I’m home!

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I spent the weekend surrounded by wookiees, stormtroopers, manga babes, all of the Watchmen and various incarnations of the Doctor. No, I didn’t curl up on the couch and watch DVDs in my living room – I went to Dragon Con. I wasn’t on the program, so I was free to see panels and shop and have fun. I met my editor Stacy Hague-Hill, who is just phenomenally cool. She gave me free books! I had a lovely long private chat with her, then went to dinner with her and some other editors and authors from Tor (Hi AJ, Heather, Jody Lynn, Laura, Paul and Walter! *waves) I managed to strongarm gently persuade some wonderful authors and editors to be our guests on Magical Words somewhere down the line, so keep a weather eye open for those appearances. I also met James Marsters (the actor who played Philip McAvery in the movie in my head) and gave him a copy of Mad Kestrel…and no, I neither fainted nor became speechless. (At least I’m told, by a reliable witness who was standing next to me, that I sounded like a perfectly reasonable grownup. *laughs*) Despite not being on the program, I feel that I got a good deal of work done for myself.

When you publish your first book, you have to give a good deal of thought to your own networking and publicity. Most new authors don’t generate the buzz that warrants a huge advertising budget, or any at all. It’s up to us to handle our own networking and take advantage of every opportunity that might steer our work toward more readers. Book signings are nice ways to dip your toe in the personal appearance pool, even though they don’t generate much in the way of sales. Using the various internet social networking tools is great, since you can reach lots of people without even putting your shoes on. I’ve done a couple of interviews using Skype, so that I didn’t have to drive anywhere, nor did anyone else have to come to me. And then there are cons. Cons are busy and noisy and lots of fun. If you’ve come to the right kind, you’ll find yourself surrounded by readers hungry for new books, ready to buy yours. If the con you attend isn’t so book-focused, though, you’ll have to slap on your game face and put your hand out. I spent the weekend marching up to folks who didn’t know me, introducing myself and then telling them what it was I wanted. I was polite, but I wasn’t shy. I had to promote myself, because otherwise I’d just have been a short, middle-aged lady in a sea of far-more-interestingly-dressed people.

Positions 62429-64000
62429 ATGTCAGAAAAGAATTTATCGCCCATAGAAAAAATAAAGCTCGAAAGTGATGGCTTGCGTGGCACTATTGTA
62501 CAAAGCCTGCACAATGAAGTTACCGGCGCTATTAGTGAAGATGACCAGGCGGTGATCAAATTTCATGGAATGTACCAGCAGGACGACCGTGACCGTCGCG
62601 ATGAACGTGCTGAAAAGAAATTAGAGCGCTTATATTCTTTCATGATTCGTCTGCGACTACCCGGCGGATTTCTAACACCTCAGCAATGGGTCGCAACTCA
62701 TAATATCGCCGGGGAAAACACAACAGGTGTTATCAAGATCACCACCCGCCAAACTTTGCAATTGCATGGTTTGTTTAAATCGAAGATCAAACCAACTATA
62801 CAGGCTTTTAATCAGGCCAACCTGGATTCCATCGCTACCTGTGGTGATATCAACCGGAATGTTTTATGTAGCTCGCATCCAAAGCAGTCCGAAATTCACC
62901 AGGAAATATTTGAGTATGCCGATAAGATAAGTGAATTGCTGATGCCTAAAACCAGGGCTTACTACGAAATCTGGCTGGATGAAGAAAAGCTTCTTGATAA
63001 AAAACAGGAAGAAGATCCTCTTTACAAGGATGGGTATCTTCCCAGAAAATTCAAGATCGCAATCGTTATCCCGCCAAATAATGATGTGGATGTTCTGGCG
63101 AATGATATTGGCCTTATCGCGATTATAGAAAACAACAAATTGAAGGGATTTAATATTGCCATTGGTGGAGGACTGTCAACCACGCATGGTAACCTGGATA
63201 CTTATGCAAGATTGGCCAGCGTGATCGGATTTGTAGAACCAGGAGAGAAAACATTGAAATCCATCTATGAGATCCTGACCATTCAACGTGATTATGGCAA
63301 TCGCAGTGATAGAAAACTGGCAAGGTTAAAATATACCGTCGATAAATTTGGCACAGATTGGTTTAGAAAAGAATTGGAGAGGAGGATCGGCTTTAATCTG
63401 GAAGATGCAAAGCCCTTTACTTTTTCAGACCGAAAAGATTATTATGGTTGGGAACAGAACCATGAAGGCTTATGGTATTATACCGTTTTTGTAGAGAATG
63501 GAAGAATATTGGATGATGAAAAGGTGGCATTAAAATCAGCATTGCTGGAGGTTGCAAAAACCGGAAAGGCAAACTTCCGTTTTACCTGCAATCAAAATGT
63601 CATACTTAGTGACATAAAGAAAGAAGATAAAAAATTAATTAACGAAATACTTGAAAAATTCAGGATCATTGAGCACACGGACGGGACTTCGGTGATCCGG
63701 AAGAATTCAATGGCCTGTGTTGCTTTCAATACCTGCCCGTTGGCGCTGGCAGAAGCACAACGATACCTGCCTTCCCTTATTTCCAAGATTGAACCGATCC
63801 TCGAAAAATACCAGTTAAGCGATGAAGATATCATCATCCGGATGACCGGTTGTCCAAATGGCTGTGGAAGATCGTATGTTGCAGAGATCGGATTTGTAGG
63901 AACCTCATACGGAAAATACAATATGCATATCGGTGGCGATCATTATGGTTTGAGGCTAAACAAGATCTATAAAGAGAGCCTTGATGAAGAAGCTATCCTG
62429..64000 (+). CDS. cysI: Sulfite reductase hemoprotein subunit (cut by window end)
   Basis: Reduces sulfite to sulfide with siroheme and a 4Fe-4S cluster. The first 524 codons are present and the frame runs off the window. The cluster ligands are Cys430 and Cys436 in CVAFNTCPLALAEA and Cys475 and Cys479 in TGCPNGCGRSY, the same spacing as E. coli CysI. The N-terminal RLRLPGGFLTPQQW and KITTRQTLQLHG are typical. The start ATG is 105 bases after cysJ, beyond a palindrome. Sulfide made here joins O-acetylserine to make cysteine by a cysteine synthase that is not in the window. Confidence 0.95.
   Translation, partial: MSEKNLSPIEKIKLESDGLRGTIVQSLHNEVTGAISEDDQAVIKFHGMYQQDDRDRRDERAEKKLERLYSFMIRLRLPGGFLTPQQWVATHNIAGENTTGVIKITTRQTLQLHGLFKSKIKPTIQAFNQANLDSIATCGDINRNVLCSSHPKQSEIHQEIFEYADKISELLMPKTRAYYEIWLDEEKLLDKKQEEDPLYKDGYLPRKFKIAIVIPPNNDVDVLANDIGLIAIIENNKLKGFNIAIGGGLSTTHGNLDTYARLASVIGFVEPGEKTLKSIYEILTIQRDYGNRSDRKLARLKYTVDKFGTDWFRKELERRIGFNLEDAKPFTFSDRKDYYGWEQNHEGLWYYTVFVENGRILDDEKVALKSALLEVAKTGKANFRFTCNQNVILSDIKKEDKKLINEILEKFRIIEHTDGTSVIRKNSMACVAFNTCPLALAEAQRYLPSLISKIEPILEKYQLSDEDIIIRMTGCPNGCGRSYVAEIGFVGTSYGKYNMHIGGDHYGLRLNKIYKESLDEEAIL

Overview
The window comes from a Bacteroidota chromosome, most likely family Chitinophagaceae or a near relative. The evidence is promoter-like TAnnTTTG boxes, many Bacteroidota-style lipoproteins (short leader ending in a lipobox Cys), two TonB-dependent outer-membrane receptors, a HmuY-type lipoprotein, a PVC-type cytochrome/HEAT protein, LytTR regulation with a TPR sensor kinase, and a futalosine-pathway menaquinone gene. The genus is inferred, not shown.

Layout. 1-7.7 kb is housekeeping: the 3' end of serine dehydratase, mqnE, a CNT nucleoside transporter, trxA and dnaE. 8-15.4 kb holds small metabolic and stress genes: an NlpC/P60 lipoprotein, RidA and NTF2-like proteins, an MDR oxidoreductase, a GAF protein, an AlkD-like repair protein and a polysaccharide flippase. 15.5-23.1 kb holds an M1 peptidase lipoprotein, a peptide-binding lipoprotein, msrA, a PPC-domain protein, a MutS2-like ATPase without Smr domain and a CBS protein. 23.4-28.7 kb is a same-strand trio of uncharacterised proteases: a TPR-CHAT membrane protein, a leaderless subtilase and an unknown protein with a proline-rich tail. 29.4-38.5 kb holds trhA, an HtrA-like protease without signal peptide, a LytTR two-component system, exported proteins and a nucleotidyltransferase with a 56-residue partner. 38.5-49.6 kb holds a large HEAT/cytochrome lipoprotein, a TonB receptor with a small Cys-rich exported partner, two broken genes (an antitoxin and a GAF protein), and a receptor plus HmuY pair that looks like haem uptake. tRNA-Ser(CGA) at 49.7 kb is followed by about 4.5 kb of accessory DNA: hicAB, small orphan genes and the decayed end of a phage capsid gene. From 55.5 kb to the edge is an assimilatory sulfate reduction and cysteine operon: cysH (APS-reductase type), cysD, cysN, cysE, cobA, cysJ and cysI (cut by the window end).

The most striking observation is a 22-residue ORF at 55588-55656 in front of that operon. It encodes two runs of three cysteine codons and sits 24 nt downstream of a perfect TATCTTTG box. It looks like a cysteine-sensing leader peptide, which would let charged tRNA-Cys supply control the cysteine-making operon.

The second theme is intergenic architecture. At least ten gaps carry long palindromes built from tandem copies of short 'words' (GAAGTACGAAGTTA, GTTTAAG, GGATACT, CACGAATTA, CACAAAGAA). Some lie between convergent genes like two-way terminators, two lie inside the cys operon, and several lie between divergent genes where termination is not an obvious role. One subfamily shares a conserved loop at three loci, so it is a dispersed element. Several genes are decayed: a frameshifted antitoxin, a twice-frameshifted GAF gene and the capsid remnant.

And now, if you’ll excuse me, I need to go rest this hand. The one that touched James Marsters. *blissful sigh*

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15 comments to I’m home!

  • Happy dancing! (Do I get to see the hand?)

  • A couple of folks have already asked, “What if he reads it and wants to play the part?” I can’t think about that – it was hard enough just to hand the thing to him! *laughs*

  • Beatriz

    This is a great lesson in networking and expanding your own comfort zone.

    So glad you got to meet The Man Who Should Be McAvery!

  • So glad you were there to catch me! 😀

  • Marsters has always seemed like a pretty cool guy to just hang out with. Always felt that if I got the chance, through showbiz or wherever, It’d be fun to go get a beer with the guy. Well, I’ll drink cider…he can drink the beer.

    Wrote the beginnings of a script a while back that I thought he could play the lead in.

    If you ever wanna think about Mad Kestrel going into film let me know. I’ve got some experience writing in screenplay format. 😉

  • I think he would be a great person to hang out with – I only spoke to him for a moment, but he seemed very real and pleasant. I want to someday have a drink with Bruce Campbell, too. 😀